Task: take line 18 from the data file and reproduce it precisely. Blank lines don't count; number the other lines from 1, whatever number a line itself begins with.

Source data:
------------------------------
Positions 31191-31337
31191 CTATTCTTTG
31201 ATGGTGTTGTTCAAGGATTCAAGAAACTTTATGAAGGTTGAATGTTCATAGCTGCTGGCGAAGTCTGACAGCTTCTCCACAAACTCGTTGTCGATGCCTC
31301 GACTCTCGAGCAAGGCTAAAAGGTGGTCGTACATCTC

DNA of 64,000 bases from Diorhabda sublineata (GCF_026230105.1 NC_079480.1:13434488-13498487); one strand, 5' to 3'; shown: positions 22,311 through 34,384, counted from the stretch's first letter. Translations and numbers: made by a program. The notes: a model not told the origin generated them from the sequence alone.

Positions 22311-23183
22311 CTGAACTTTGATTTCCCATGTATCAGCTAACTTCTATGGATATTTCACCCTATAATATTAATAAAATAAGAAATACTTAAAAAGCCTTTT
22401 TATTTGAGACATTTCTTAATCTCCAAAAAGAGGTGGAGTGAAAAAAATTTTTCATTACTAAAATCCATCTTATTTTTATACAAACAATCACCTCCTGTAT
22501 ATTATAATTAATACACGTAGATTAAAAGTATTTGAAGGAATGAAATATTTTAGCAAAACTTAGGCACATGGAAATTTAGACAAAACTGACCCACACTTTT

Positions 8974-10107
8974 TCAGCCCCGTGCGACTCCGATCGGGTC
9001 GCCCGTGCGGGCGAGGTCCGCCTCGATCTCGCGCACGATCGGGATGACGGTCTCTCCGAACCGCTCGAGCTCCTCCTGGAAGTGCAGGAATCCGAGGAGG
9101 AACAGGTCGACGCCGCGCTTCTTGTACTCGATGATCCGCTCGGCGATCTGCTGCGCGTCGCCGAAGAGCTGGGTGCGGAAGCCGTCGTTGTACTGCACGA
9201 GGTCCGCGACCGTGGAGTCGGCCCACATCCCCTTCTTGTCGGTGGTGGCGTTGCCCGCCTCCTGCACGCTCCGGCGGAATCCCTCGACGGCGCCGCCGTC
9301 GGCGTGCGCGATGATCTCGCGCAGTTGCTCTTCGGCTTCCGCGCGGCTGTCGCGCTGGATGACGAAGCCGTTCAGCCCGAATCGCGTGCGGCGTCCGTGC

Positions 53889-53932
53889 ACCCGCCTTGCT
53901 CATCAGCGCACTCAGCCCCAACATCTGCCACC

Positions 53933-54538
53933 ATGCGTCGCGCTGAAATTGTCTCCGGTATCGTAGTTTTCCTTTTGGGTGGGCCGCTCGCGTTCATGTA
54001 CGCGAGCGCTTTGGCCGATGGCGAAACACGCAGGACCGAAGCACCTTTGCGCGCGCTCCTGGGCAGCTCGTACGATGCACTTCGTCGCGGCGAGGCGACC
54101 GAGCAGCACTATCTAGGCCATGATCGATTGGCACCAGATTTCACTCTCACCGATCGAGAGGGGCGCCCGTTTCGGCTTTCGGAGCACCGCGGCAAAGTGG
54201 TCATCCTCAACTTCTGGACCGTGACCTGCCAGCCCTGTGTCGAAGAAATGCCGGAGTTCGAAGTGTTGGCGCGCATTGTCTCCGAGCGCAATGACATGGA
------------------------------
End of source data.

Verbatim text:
53901 CATCAGCGCACTCAGCCCCAACATCTGCCACC